Chauvin Verdict: What Needs to Happen Next
A conversation with LAW’s Jasmine Gonzales Rose
Jasmine Gonzales Rose is a Boston University School of Law professor of law and associate director for policy at BU’s Center for Antiracist Research. Her expertise: the intersections of race and language with both juries and evidence.
Gonzales Rose is a leading voice on issues of evidence raised by racialized police violence. All of this is why BU Today reached out to her Tuesday afternoon with questions in reaction to the guilty verdict against Derek Chauvin, the white former Minneapolis police officer who stood accused of murdering George Floyd by kneeling on his neck for more than nine minutes on May 25, 2020.
With Jasmine Gonzales Rose
BU Today: For many people, a verdict in a trial like this is not the end of the conversation. It’s the beginning. In your mind, what needs to happen next with the verdict reached?
Gonzales Rose: The United States needs to address racism in policing and the appropriate scope of police duties.
Modern-day policing began with the slave patrols. Policing continues to play a significant role in maintaining racial hierarchy and order where Black, brown, and indigenous people are unable to move as freely and remain as safe as white people.
George Floyd likely did not know that the $20 bill he had used at the store was counterfeit. His offense was public intoxication. He had taken drugs and struggled with substance addiction. His situation and behavior warranted healthcare, not law enforcement.
Your expertise is in evidence law. Talk about the video of Derek Chauvin kneeling on George Floyd and the role it played as evidence in this trial.
The video of Derek Chauvin kneeling on George Floyd’s neck for 9 minutes and 29 seconds was irrefutable evidence of an intent and an act constituting murder. The video alone was enough to prove that Derek Chauvin was guilty of murder.
However, evidence is only as good as the fact finders viewing the evidence are fair and unbiased. Dan Kahan, a professor of law and psychology at Yale University, famously conducted a study showing that people of different demographics perceive videos of police use of deadly force on community members of color differently. White males are more likely to view police deadly force as reasonable than people of color and women.
It is imperative that jurors are diverse and representative of the community, so that they view this kind of evidence fairly and without unconscious bias. Fortunately, the jury in the Chauvin trial was diverse in terms of race and gender. Social science studies have shown that racially diverse juries exhibit less racism, consider more perspectives, deliberate more thoroughly, and commit less errors.
There have been several high-profile cases where grand juries didn’t indict and trial juries didn’t convict police officers who have killed Black people. How was this case different?
The Chauvin trial was different in two distinct ways. First, as I just mentioned, the jury was diverse. In many police killing cases, the juries or grand juries were majority-white and frequently chose acquittal or declined to indict. Second, in the Chauvin case, the prosecutor appeared to actually want to convict the defendant. Too often, prosecutors don’t do their job and don’t prosecute police officers with the zeal and diligence that they are professionally expected to do. We saw this in the grand jury proceedings against Darren Wilson for killing Michael Brown in Ferguson, Mo., where the prosecutor acted more like defense counsel and implicitly guided the jury to not indict, and when the prosecutor in Cleveland blamed 12-year-old Tamir Rice for his own death.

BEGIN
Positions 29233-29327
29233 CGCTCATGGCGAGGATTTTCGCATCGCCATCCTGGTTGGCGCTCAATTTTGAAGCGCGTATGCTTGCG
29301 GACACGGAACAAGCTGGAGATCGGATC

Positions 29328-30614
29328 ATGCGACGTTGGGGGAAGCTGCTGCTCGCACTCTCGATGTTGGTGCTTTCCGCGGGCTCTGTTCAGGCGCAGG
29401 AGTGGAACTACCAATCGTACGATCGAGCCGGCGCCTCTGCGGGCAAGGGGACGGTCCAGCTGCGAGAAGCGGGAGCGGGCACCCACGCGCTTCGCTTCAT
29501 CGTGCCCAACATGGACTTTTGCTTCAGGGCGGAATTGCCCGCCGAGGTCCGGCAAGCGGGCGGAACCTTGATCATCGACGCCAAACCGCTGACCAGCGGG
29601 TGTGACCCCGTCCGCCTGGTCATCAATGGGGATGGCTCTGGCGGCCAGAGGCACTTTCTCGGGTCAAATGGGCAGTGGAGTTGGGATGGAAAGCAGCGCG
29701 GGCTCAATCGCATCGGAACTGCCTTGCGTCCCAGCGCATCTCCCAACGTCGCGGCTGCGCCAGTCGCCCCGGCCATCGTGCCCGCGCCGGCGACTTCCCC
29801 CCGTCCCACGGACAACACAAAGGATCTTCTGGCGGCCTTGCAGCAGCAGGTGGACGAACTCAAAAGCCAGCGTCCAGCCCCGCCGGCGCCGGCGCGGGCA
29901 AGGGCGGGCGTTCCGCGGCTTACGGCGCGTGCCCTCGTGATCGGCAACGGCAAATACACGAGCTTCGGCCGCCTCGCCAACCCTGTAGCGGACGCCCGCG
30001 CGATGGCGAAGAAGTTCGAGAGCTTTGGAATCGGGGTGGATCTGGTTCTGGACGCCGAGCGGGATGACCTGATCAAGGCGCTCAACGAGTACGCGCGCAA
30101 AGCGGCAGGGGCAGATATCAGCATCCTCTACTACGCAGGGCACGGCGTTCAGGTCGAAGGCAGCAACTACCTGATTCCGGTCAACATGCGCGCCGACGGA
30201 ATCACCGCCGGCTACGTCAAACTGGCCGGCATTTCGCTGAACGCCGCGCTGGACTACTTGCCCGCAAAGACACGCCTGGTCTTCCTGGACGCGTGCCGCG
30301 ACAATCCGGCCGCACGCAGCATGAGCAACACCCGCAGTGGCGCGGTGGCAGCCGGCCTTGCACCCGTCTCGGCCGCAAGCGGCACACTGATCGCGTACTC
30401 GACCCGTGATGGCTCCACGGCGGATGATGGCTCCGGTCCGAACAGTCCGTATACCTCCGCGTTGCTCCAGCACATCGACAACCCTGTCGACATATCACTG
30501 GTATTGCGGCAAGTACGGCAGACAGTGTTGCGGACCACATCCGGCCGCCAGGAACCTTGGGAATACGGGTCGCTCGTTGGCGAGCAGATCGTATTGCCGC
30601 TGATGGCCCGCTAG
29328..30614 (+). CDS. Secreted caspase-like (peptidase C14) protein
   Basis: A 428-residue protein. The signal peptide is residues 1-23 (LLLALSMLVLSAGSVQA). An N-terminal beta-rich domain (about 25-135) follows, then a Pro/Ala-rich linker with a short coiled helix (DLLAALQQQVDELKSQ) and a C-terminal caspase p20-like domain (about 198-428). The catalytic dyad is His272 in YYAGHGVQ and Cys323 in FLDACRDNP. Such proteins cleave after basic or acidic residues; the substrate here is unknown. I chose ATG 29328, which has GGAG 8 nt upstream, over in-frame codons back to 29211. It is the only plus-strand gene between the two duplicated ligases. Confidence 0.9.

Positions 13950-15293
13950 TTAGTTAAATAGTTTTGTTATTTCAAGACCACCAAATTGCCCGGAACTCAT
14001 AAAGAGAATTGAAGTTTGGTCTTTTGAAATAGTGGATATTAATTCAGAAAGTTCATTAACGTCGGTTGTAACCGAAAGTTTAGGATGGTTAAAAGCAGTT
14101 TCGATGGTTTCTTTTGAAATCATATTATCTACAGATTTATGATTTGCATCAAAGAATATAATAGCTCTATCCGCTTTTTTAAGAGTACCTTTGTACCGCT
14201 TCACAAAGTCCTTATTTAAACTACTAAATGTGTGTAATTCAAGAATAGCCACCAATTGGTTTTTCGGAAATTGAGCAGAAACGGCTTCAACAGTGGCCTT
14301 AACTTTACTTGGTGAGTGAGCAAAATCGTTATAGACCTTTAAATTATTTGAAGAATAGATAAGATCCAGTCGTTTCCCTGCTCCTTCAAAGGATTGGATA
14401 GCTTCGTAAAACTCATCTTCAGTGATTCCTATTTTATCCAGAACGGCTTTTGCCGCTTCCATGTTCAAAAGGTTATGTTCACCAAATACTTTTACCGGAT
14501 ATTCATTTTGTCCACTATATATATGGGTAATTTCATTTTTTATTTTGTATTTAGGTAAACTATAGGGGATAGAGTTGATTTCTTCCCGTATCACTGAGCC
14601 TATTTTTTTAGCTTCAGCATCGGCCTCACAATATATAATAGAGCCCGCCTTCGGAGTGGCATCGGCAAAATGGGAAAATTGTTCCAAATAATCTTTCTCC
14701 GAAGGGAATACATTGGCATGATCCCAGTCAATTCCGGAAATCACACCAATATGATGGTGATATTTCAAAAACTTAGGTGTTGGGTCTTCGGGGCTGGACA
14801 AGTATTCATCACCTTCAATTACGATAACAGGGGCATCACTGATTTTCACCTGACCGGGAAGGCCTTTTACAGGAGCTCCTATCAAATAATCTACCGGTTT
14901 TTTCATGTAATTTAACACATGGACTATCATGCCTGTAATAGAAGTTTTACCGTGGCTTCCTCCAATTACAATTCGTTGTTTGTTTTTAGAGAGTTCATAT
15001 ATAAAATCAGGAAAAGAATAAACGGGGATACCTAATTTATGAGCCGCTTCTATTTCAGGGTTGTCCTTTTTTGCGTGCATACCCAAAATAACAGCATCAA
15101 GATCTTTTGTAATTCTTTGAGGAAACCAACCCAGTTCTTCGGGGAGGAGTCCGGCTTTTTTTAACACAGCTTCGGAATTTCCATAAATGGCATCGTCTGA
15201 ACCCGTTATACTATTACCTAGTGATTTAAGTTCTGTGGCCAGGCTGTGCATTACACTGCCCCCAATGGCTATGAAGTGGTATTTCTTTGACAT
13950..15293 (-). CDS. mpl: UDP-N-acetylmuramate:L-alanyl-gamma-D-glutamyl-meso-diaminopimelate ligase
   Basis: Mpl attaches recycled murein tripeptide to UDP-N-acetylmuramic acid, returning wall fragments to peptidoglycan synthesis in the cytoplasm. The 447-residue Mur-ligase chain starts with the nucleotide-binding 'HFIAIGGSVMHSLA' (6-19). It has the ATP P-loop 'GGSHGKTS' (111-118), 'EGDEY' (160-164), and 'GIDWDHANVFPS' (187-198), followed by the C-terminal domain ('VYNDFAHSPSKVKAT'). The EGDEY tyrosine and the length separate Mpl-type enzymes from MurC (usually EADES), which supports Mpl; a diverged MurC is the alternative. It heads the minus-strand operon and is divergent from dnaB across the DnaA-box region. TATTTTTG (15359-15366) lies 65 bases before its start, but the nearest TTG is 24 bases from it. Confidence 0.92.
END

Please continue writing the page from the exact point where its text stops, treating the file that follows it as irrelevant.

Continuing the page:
President Biden is not even 100 days into his administration. Are there any actions or steps you’d like to see him take to help the country heal and move forward?
Healing is important, and we should look to our president and other elected leaders to guide us in the healing process. But healing is not possible until we examine and address the root causes of racialized police violence: structural racism and police being assigned to mental health and substance abuse matters that they are not adequately trained or equipped to handle.
President Biden said he was “praying for the right verdict” in the trial. Was this the right verdict?
Guilty on all counts—second-degree murder, third-degree murder, and manslaughter—were absolutely the right verdict.
What did the verdict—guilty on all three counts and reached so quickly—tell you?
It has been reported that the jurors deliberated for 10 hours. It seems that the jurors thoroughly considered the evidence and deliberated. The evidence weighed in favor of guilt beyond a reasonable doubt. If we were not acculturated to white police officers literally getting away with murder of Black, brown, and indigenous people, the length of deliberation would not be surprising to the public.
Can you recall a case where a single piece of evidence, in this case a nine-minute video, played such an integral, central role in a verdict?
At this moment I cannot. It has been hard to erase that video from my mind, like many fellow Americans. After today’s verdict, I hope we can all take a collective deep breath—a breath that George Floyd was not allowed to take—and tomorrow begin to work together to change law and policy concerning policing and police violence in the United States.
Jasmine Gonzales Rose, a leading scholar on the intersections of racism, linguicism, evidence law, and juries, is a School of Law professor of law; she teaches evidence, criminal law, and Latinxs and the law. She is associate director for policy at the BU Center for Antiracist Research.